The streetball institution James “Stixx” Williams died doing what he loved.
The 34-year-old Brownsville native and former Grady basketball star collapsed suddenly heading back to the bench while playing at the Nike Pro City pro-am hoops tournament at Baruch College on July 24. He went into cardiac arrest and died on the way to the hospital.
Hundreds of fans, friends, family, and former teammates packed the gym at Baruch five days later to remember Williams as the tournament resumed play. His Queensbridge team took the court against Brooklyn’s X-Men with both teams fittingly in their usual black and white uniforms.
“I’m just looking down and I can just see him running up and down this court,” Williams’ great aunt Dolores Butler said. “You can feel his presence in here, honestly.”
Pro City tournament director Ray Diaz said he struggled with the idea of resuming play so soon. He wanted to be sensitive to what happened, but those around him said Williams would have wanted the games to go on. The evening was in many ways a memorial to Williams, who is survived by this wife and two young daughters, with many of the circuit’s players, coaches and organizers paying their respects to his extended family filling the middle section of the far bleachers.
The league honored him with a standing ovation before tip-off, a moving poem by female streetballer Milani Malik, and a moment of a prayer at halftime.
“Your purpose and destiny may have been short lived, but it was fulfilled making connections through this game and showing love to those who came in contact with you,” Malik wrote in her poem.
Organizers also took up a collection to help with funeral costs. Queensbridge players, who lost 124–104 on June 29, all wore black stripes on their shoulders.
“I think that is the sign of the type of person that Stixx was, the type of family he comes from, and how they all stick together and they are here en mass right now to support him,” Diaz said.
During Tuesday’s game, tournament announcer Brawley Chisholm talked to the crowd about Williams, mentioning how he helped Chisholm’s son get a gig with the Harlem Globetrotters.
The 6-foot-8 Williams was one of the circuit’s most consistent and well-liked players. He got his nickname from his slender build growing up and was considered one of streetball’s best big men. Williams enjoyed nothing more than being on the court. He tweeted, “Thank god for another day alive #blessed” the night before he died.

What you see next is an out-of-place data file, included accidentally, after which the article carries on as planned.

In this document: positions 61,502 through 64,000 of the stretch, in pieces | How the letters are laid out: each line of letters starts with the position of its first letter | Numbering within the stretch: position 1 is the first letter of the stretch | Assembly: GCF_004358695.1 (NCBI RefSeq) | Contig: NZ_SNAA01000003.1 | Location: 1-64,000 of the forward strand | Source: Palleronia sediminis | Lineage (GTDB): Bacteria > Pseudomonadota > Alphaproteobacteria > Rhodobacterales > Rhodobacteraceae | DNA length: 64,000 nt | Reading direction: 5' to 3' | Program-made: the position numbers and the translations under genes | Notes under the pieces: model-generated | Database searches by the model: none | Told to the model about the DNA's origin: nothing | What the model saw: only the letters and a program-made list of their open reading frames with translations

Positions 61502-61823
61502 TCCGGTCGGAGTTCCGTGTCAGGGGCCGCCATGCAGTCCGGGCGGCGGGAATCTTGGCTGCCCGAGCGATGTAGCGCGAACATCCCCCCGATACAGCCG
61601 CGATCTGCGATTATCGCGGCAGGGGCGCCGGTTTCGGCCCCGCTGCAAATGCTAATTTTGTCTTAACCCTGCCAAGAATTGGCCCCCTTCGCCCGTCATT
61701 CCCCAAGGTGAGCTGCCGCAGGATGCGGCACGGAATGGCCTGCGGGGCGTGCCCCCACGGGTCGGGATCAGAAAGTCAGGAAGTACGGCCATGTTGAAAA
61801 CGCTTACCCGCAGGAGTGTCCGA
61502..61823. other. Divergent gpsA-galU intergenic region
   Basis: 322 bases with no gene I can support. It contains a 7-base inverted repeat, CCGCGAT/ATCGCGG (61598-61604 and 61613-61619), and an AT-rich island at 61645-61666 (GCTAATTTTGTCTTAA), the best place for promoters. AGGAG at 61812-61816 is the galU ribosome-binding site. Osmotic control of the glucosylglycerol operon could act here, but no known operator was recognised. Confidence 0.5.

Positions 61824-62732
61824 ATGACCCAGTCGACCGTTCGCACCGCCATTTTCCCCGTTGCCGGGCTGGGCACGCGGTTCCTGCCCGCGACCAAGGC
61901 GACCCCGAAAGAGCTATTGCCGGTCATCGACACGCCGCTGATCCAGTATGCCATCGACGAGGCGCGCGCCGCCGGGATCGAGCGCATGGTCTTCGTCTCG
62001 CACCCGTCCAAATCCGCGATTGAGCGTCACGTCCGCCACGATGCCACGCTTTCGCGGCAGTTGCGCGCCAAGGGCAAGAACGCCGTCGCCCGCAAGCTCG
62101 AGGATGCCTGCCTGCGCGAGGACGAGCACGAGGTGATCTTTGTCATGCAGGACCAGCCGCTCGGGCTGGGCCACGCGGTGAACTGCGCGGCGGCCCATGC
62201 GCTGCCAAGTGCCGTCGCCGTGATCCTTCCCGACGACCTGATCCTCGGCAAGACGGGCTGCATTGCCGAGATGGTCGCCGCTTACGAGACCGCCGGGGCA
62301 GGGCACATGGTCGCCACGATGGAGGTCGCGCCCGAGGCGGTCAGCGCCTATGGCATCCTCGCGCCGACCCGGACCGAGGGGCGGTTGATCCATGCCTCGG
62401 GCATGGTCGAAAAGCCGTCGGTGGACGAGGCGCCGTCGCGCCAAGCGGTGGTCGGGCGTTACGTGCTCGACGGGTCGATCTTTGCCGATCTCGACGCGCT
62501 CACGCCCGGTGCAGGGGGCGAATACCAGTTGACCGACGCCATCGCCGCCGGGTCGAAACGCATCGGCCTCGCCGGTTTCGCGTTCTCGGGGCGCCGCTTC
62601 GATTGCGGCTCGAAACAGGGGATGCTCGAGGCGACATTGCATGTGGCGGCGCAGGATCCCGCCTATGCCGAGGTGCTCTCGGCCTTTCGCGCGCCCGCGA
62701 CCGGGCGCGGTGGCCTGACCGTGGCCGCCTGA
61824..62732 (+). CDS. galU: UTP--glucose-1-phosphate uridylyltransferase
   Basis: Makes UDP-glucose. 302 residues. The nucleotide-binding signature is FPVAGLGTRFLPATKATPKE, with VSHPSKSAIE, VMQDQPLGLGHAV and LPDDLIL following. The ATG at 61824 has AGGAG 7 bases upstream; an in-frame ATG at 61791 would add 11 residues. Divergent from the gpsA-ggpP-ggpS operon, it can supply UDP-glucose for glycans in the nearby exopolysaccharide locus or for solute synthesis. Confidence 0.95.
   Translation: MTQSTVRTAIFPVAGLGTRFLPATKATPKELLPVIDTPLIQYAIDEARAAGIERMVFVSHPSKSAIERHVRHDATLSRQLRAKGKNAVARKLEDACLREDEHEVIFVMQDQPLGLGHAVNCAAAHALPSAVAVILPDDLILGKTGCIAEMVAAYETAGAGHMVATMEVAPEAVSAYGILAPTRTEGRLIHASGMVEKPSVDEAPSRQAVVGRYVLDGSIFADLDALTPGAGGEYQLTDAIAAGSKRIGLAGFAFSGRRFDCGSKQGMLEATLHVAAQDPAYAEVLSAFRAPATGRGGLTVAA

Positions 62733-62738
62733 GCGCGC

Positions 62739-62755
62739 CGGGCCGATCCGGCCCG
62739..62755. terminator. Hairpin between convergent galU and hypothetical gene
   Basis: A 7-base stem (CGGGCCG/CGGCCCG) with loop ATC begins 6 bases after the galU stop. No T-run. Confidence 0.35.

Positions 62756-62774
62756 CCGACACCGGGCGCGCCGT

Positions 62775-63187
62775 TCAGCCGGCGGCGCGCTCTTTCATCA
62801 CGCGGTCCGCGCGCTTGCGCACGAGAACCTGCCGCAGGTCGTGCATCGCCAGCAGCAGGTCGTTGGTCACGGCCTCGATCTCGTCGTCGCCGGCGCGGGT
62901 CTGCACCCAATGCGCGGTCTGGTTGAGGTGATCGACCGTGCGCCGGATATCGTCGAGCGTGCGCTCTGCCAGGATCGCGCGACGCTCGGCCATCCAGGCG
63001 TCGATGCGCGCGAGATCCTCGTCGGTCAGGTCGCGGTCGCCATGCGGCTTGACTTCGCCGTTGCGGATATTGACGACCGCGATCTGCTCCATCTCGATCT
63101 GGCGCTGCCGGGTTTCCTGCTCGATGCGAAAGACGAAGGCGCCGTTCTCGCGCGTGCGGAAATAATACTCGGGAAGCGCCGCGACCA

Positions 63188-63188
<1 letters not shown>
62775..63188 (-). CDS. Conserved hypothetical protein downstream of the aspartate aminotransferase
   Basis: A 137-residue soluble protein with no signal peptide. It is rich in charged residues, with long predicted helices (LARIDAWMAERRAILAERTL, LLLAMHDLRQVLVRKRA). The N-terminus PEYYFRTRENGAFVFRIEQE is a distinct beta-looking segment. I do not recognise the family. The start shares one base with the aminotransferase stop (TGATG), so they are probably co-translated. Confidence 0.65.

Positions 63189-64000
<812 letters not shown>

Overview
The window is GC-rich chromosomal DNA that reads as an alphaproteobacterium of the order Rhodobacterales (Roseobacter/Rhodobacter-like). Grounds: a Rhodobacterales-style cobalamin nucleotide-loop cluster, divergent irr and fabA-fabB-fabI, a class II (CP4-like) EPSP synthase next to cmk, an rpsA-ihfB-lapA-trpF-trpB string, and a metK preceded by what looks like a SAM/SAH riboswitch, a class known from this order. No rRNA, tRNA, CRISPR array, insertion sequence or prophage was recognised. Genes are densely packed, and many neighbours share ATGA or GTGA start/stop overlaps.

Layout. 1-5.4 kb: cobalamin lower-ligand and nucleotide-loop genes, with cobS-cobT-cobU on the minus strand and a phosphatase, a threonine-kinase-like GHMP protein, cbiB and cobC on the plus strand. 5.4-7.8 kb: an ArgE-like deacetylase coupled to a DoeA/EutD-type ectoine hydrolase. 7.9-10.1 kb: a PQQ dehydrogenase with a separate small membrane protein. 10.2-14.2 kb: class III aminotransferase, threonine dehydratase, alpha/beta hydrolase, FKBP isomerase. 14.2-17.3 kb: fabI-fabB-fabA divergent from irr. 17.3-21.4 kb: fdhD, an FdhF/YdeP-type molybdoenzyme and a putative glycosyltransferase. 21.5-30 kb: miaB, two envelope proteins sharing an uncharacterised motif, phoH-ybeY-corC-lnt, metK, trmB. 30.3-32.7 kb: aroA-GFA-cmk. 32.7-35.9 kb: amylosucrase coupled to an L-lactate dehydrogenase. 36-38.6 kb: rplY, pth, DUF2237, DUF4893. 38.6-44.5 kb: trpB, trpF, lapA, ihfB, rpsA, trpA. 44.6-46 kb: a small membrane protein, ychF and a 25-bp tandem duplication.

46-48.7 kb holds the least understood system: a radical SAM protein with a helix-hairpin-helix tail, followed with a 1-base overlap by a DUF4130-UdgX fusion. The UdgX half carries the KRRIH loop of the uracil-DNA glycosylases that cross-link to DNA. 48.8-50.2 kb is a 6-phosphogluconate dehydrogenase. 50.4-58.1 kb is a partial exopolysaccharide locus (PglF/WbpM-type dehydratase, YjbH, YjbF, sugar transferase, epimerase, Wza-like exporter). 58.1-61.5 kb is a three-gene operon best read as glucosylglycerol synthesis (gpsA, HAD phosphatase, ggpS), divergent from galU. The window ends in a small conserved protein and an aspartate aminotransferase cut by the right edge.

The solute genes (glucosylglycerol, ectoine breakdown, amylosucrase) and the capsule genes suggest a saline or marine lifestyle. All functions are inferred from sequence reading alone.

Williams played his college ball at the University of Missouri-Kansas City, a Division I school, and played professionally overseas. He was still playing in five summer ball tournaments, according to his cousin Ernest Washington.
He was mentor to younger players and was described as a fun-loving and happy-go-lucky jokester. Diaz said Williams would never let him forget that he still owed him a pair of sneakers from a championship he won years ago.
William was shown plenty of respect on social media, including from NBA players Taj Gibson and Kemba Walker, and at the local tournaments. Hoops in the Sun in the Bronx had a moment of silence, and Gersh Park did the same while presenting the family with Williams’ all-star game jersey.
“I always knew he was a very popular guy, but just to see it now, after his death, it touched my heart and it comforts me a little to know that he is looking down, watching all this,” said his wife Ranate Williams.
She said it was hard to come back to Baruch, where she is currently taking classes. William’s father Richard said the family still feels a sense of shock.
“I don’t believe my son is gone,” Richard Williams said. “I don’t believe he is gone. He was a beautiful kid.”
Williams is the most recent streetball player to die at a young age. Legendary big man John “The Franchise” Stickland, Troy “Escalade” Jackson, and Tyrone “Alimoe” Evans have all passed away in the last four years. It has put things in a different view for the circuit’s players.
“Tomorrow is not promised,” former Long Island University star Mike Campbell said. “It’s evident. These guys are just dropping right before our eyes. It just put things in perspective to really take care of yourself.”
Williams’ early death has been hard on his family, and the streetball community’s outpouring of love and support for them has eased their pain a little bit. It reminds them of who he was and that the impact he made will not be forgotten.
“I want people to remember his smile and his personality,” Ranate Williams said. “He could ways make you smile.”